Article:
10. My guess is that if you are using Zoombrowser, then you have a long learning curve to use Photoshop. What I don't know is whether or not you understand basic skills using your camera - such as exposure controls, focusing skills and elements of composition. Where you want to be is a technically skilled photographer first and then a skilled post processor. There are not a lot of amateurs that are good technically in either phase and the electronics of digital photography masks many inadequacies. I suggest a basic photography course where you can borrow a manual film camera shooting and processing and printing chemical black and white. Next, learn lighting techniques. Then learn color theory. Take a drawing course to learn your artistic vision - technical skills will not lead, alone, to good photographs. Progress from there and the post processing in digital will ultimately fall into place. Most full Photoshop users do not even know about LAB color - that makes them brain dead as Photoshop users - playing with masks and moving heads on naked bodies. It's a long learning curve but begins with your eye to the camera and manual controls. Finally, strive to please yourself. If you like putting a politician's head on a naked body - then have at it.
  11. Do you think there is something lacking in your photos that image processing will fix? Or perhaps the money could be better spent on a photography course or workshop or a few books from Amazon?

    If you don't want to shoot RAW just yet, start small and download the free Picasa software from Google to make additional changes to your JPG images.

    Otherwise, the advice to use Digital Photo Professional with RAW is sound. You already paid for it, might as well use it.

    And doesn't the 30D come with Photoshop Elements anyway?
  12. "Most full Photoshop users do not even know about LAB color - that makes them brain dead
    as Photoshop users" - how so?
  13. My 30D did not come with Photoshop Elements. My old Rebel did. I think Canon has put alot into Digital Photo Pro and so stoped includeing PS Elements.
  14. Hi Ed, I thought the 30d shipped with PS Elements and it would be a good start having more features than ZB, I`ve used ZB for downloading direct to my folder system and thumb views , PS is entered direct from the images in ZB via the image library its been reliable for me since the D30 2001. Try it if you have it before getting the full version of PS.

    Hmm LAB colour, I find it handy for some B&W images.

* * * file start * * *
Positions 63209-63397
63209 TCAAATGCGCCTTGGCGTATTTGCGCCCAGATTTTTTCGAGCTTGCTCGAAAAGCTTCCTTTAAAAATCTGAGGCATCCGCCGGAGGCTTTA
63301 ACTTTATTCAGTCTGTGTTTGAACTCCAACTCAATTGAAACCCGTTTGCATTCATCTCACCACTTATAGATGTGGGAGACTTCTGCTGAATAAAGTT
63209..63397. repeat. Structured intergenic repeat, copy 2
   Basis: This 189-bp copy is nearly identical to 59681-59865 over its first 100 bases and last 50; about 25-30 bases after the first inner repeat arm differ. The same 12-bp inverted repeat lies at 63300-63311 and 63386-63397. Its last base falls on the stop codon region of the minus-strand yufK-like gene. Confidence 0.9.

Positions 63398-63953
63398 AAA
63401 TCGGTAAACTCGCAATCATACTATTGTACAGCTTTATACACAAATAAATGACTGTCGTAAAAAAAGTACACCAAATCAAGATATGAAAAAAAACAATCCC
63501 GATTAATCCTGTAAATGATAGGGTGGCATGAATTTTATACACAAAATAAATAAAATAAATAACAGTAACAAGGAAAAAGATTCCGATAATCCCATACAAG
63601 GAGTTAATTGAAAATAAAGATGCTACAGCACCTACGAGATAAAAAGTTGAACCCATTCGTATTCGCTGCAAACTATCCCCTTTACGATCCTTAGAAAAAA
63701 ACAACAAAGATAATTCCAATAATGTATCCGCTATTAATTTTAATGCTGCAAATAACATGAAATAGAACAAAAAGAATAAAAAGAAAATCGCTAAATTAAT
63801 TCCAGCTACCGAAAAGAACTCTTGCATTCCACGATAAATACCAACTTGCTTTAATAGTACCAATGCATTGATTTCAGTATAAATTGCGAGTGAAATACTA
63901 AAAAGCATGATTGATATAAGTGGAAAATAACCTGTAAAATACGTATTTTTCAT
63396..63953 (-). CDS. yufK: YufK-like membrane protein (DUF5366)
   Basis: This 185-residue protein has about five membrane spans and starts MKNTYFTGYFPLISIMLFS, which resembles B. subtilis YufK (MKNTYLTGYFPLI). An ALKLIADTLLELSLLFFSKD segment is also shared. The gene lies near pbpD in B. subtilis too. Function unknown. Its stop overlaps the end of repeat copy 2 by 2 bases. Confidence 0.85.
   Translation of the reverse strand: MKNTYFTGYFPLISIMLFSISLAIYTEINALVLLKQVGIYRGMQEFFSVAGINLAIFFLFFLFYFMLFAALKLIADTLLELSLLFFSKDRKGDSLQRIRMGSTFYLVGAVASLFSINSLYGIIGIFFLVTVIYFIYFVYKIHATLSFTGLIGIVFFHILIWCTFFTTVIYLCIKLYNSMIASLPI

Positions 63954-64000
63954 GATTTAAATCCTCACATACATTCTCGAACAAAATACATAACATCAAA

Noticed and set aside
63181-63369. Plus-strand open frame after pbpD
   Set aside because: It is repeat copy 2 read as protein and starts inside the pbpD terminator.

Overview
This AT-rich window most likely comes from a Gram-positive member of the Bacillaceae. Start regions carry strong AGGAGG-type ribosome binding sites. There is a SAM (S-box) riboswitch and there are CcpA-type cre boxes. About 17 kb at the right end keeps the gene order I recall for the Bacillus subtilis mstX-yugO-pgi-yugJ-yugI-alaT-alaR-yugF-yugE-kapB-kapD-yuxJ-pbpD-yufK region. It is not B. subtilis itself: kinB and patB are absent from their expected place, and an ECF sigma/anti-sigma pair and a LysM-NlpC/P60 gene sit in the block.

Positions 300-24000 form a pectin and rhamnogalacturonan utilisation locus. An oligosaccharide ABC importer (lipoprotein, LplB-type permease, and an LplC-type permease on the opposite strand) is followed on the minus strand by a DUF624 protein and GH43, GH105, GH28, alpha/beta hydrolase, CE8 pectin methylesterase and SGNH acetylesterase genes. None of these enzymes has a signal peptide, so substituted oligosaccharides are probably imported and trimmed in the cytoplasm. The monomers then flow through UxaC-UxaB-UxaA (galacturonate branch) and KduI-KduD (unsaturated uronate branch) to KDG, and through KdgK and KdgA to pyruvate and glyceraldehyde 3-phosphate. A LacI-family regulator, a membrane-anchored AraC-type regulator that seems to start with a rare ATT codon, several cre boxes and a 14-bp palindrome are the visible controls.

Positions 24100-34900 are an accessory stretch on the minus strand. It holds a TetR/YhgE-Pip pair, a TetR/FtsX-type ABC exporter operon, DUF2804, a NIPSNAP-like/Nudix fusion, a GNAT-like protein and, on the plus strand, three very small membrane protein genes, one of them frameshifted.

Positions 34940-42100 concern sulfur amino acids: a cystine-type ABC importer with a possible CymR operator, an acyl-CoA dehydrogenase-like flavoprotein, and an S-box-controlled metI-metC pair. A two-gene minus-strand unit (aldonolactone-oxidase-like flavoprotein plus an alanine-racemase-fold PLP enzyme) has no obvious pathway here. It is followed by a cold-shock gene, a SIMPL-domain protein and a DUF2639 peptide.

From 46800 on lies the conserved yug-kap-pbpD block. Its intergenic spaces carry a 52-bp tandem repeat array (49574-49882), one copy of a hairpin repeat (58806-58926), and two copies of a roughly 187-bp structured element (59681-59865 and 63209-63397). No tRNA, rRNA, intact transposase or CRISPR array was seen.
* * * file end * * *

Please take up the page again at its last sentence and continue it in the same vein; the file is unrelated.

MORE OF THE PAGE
15. For those "brain-dead" persons (I think that might be just a little extreme) that don't know about LAB, the best single source I know of is a book by Dan Margulis called (and this is the full title) "Photoshop LAB Color: The Canyon Conundrum and Other Adventures in the Most Powerful Colorspace". It's from Peachpit Press and fairly pricey,but worth every penny. LAB is a colorspace like RGB and can be used to advantage in many circumstances.
  16. Forget raw. You only need it if you are inept. There are plenty of reasons to use it, but use as a crutch is not one of these, IMHO. JPEG and RAW are not that different. Yes; Photoshop will help, because it is the least destructive of all commonly available image editing programs. It also gives you a million different paths to take to achieve your desired outcome, which is invaluable. The biggest problem is that it eats electric power and is a bit of overkill, meaning I only use 5 to 10% of it.

  17. need it if you are inept. There are plenty of reasons to use it, but use as a crutch is not one of these, IMHO. JPEG and RAW are not that different.>> Keith, The difference between 8 bits and 16 bits is a fundamentally huge one. That you can't see a difference does not mean there isn't one. Shooting RAW has absolutely nothing to do with ineptitude. Let's look at the film world. Some people process at home and some people rely on 3rd parties to do it for them. Those that process at home do so (cost issues aside) for a level control not afforded to them elsewhere. They can choose different developers, different agitation methods, etc etc. Those that have their film processed by a 3rd party have little to no control over the process. And so goes RAW vs JPG. Shooting RAW is about having a level of control not given to JPG. If you shoot JPG, you're relying on the internal processing of the camera to make the development decisions for you. Shooting RAW allows you to make those decisions yourself.